Congratulations! You’ve taken the first, oftentimes most difficult step in your piano journey—deciding that you’re going to learn to play the piano. The second step to conquer? Finding a piano to best fit your needs so you can start playing. With countless pianos and keyboards just a Google search away, researching and identifying options can seem like a daunting task… that’s why I’ve done the hard work for you.
Keep reading below to find out how a piano makes sound across piano types, what characteristics you should look for when shopping, and my personal recommendations as an adult piano teacher for the past 25 years! Please remember recommendations are for adults who will be using the instrument as a fun new hobby and learning to play in their home.
How the piano works
The piano action described above is what takes place on an acoustic piano, or one with physical strings. Strings inside of an acoustic piano hold a lot of tension (up to 18 tons!) making the keys feel heavy. Acoustic pianos can be grand or upright. Grand pianos have a horizontal frame and strings and can range from approximately five to ten feet! Upright pianos have a more compact, vertical frame, making them a more realistic option for smaller spaces.
I recommend buying a digital piano with the full 88-key range, weighted action keys, built-in legs, and sustain pedal like the Korg B2SP Digital Piano Package so that you can keep your notes going longer once you get comfortable playing.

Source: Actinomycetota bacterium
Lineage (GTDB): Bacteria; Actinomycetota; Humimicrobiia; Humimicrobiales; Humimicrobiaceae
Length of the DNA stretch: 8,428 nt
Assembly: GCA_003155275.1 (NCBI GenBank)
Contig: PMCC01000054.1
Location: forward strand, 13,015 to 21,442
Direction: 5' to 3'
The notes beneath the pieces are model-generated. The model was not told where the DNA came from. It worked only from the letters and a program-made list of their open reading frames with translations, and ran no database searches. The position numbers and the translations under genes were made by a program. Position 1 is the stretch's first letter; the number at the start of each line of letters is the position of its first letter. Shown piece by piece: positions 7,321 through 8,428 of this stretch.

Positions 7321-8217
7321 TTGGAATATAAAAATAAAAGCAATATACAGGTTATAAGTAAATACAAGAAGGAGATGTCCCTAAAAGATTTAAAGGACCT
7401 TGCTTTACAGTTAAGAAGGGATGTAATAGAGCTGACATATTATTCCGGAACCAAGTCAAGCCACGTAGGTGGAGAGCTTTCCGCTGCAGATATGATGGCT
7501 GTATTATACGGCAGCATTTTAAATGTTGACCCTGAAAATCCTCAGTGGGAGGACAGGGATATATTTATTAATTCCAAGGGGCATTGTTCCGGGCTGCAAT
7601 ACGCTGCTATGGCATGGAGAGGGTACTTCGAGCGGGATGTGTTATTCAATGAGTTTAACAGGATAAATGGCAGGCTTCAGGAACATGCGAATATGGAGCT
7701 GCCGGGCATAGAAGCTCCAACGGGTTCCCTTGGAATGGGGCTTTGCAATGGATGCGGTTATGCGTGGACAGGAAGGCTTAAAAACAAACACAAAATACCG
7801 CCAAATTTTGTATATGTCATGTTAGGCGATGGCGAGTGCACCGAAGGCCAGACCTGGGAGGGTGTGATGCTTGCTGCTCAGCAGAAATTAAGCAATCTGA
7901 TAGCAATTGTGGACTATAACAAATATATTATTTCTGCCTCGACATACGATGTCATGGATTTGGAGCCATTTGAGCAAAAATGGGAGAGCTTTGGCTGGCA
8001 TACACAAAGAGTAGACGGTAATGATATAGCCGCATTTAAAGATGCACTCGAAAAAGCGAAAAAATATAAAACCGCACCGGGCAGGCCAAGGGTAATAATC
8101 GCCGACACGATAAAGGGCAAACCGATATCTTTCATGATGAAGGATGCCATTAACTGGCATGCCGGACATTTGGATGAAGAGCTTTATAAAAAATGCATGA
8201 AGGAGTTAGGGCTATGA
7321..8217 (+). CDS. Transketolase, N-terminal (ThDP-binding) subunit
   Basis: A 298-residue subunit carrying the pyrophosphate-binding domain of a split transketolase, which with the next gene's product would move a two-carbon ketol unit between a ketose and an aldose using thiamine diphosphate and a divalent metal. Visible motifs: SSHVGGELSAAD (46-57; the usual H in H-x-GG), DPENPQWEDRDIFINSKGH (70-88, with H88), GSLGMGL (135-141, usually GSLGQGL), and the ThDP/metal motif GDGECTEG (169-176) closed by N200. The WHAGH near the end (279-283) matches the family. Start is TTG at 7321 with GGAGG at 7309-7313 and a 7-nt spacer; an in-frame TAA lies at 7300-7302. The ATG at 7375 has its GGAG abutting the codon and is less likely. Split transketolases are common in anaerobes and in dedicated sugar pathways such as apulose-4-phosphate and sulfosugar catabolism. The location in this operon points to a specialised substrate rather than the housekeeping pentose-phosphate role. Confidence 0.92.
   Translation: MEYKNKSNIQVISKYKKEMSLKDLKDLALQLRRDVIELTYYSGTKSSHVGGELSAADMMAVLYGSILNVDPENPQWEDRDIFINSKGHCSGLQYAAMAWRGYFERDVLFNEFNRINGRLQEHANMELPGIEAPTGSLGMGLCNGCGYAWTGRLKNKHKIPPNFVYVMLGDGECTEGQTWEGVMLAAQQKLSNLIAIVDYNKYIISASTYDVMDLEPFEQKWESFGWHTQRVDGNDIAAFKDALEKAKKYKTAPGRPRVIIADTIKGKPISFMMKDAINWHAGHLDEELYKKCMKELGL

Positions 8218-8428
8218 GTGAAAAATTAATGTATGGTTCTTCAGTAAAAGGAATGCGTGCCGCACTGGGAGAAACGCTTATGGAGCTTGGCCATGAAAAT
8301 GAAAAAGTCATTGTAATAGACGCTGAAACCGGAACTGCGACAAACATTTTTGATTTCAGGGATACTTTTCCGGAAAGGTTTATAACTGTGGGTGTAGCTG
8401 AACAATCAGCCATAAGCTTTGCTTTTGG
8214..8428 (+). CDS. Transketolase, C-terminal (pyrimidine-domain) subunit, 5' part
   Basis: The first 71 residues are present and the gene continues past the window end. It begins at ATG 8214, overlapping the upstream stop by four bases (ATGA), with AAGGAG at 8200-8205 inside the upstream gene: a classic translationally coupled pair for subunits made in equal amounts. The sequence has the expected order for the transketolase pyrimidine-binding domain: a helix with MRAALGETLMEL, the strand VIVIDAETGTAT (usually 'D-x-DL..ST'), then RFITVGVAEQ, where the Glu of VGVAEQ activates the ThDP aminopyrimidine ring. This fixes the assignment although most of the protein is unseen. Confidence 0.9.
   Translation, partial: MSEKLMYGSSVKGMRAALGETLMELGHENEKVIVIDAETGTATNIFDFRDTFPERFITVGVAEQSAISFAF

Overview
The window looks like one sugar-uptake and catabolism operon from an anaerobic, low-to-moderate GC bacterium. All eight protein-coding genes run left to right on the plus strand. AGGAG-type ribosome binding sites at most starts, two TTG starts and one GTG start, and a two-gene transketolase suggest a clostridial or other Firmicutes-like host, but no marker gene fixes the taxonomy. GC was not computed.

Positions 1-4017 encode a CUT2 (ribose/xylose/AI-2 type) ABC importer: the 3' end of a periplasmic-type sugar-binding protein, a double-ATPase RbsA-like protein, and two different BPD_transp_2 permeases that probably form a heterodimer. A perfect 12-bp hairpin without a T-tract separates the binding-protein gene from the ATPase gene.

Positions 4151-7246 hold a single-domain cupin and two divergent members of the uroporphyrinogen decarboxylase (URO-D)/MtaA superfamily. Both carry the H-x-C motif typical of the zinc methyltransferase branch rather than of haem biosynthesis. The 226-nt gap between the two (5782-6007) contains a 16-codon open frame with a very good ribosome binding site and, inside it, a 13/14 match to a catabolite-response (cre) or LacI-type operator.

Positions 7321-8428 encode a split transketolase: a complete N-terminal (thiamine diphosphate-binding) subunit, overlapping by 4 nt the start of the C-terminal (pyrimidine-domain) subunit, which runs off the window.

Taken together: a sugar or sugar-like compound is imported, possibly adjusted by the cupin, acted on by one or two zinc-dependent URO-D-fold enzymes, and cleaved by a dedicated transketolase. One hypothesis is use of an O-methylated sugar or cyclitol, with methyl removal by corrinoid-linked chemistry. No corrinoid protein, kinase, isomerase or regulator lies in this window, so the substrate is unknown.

If you want something a little less expensive or don’t have the space for a standing piano, this Alesis Recital Pro 88-key Hammer-action Digital Piano is also a great option. It has a sustain pedal output, so you can buy one from Amazon or another retailer and start using it at your convenience! Please note that this digital piano does not have built-in legs, so you will need to plan ahead and know what you will put it on physically.
You might think that you will be able to simply plop it up on a desk, but more than likely you will want to be able to adjust the height with a stand to fit your comfort level. It’s best to purchase a keyboard stand from the same manufacturer—I love the Sweetwater brand because they make accessory recommendations right on the product webpage.
If you don’t like either of these options, I recommend browsing the entire Sweetwater Digital Piano library! They carry several different brands and make it really easy to refine your search based on what you’re looking for. Just make sure whatever you buy has 88 keys, weighted key action, and includes a sustain pedal or an output for one.